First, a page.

Posted on February 03, 2015
Source: Open Forum Infectious Diseases
Kojo Amoakwa, Neil A. Martinson, Lawrence H. Moulton, Grace L. Barnes, Reginah Msandiwa and Richard E. Chaisson
Tuberculosis is the leading cause of death among adults infected with human immunodeficiency virus (HIV), and rates of tuberculosis remain high even after preventive therapy. Among 908 HIV-infected adults in a trial of preventive treatment, we found self-reported alcohol consumption, low baseline CD4 count, high baseline viral load, and tuberculin skin test size >15 mm as independent risk factors for incident tuberculosis.
Tuberculosis is the leading cause of death among persons infected with human immunodeficiency virus (HIV) especially in developing countries . A meta-analysis of recent clinical trials showed that isoniazid preventive therapy reduced the risk of active tuberculosis by 64% among adults infected with HIV, as demonstrated by a positive tuberculin skin test (TST) .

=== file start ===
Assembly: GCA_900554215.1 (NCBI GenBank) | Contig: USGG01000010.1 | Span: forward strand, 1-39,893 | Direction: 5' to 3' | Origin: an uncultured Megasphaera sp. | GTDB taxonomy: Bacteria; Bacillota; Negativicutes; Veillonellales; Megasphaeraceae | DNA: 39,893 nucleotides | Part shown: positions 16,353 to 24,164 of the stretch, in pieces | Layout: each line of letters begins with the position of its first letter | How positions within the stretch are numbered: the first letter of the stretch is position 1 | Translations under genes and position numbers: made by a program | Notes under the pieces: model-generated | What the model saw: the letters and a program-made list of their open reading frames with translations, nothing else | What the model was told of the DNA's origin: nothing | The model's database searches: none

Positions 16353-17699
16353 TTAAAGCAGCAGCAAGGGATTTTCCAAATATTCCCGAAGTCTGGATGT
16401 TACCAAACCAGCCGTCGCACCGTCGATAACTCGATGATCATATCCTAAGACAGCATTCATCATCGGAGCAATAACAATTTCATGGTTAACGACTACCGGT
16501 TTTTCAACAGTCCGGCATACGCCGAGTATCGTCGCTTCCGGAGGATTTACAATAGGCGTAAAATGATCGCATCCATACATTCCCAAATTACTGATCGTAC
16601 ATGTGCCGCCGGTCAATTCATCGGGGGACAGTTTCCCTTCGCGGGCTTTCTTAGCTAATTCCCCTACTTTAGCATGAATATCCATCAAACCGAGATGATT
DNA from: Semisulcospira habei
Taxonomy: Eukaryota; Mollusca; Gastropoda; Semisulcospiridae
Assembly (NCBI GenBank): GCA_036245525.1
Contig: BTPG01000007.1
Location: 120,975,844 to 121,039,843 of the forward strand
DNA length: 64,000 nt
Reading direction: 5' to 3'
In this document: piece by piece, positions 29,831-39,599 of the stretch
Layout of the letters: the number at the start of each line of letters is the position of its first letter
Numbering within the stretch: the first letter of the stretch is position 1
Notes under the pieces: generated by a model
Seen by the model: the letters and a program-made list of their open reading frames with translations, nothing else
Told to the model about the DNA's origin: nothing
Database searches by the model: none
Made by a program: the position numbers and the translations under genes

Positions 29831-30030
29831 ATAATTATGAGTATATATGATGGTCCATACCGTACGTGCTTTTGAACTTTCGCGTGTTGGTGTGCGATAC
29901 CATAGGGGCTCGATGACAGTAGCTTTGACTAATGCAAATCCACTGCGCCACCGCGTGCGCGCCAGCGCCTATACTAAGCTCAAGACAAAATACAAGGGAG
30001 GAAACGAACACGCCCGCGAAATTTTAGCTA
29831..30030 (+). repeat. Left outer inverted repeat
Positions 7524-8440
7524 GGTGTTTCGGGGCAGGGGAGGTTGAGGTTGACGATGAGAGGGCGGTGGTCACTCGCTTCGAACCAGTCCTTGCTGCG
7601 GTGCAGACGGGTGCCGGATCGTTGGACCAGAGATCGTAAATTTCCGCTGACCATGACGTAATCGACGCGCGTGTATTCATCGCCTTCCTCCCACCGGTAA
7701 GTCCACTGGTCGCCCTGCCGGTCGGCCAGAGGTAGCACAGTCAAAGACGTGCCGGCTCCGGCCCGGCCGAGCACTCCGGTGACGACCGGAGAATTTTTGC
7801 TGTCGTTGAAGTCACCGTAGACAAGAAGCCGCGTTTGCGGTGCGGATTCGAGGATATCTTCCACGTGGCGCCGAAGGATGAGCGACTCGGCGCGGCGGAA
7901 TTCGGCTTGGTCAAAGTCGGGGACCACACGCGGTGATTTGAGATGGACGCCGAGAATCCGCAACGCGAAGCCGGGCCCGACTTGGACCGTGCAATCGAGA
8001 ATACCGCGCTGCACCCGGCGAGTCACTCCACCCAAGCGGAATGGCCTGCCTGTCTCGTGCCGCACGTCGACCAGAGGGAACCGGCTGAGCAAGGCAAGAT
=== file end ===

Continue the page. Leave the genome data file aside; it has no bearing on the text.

The Soweto/Johns Hopkins Novel Tuberculosis Prevention Regimens Trial showed that shorter directly observed combination regimens of rifapentine and isoniazid (once weekly for 12 weeks), and rifampin and isoniazid (twice weekly for 12 weeks) had similar efficacy as isoniazid (daily for 6 months) in preventing a combined outcome of tuberculosis or death in HIV infected adults with latent tuberculosis infection . In this analysis, we studied risk factors for developing incident tuberculosis after receipt of short-term preventive therapy in this population of HIV-infected adults to identify sociodemographic and potentially modifiable clinical and behavioral variables associated with progression to tuberculosis.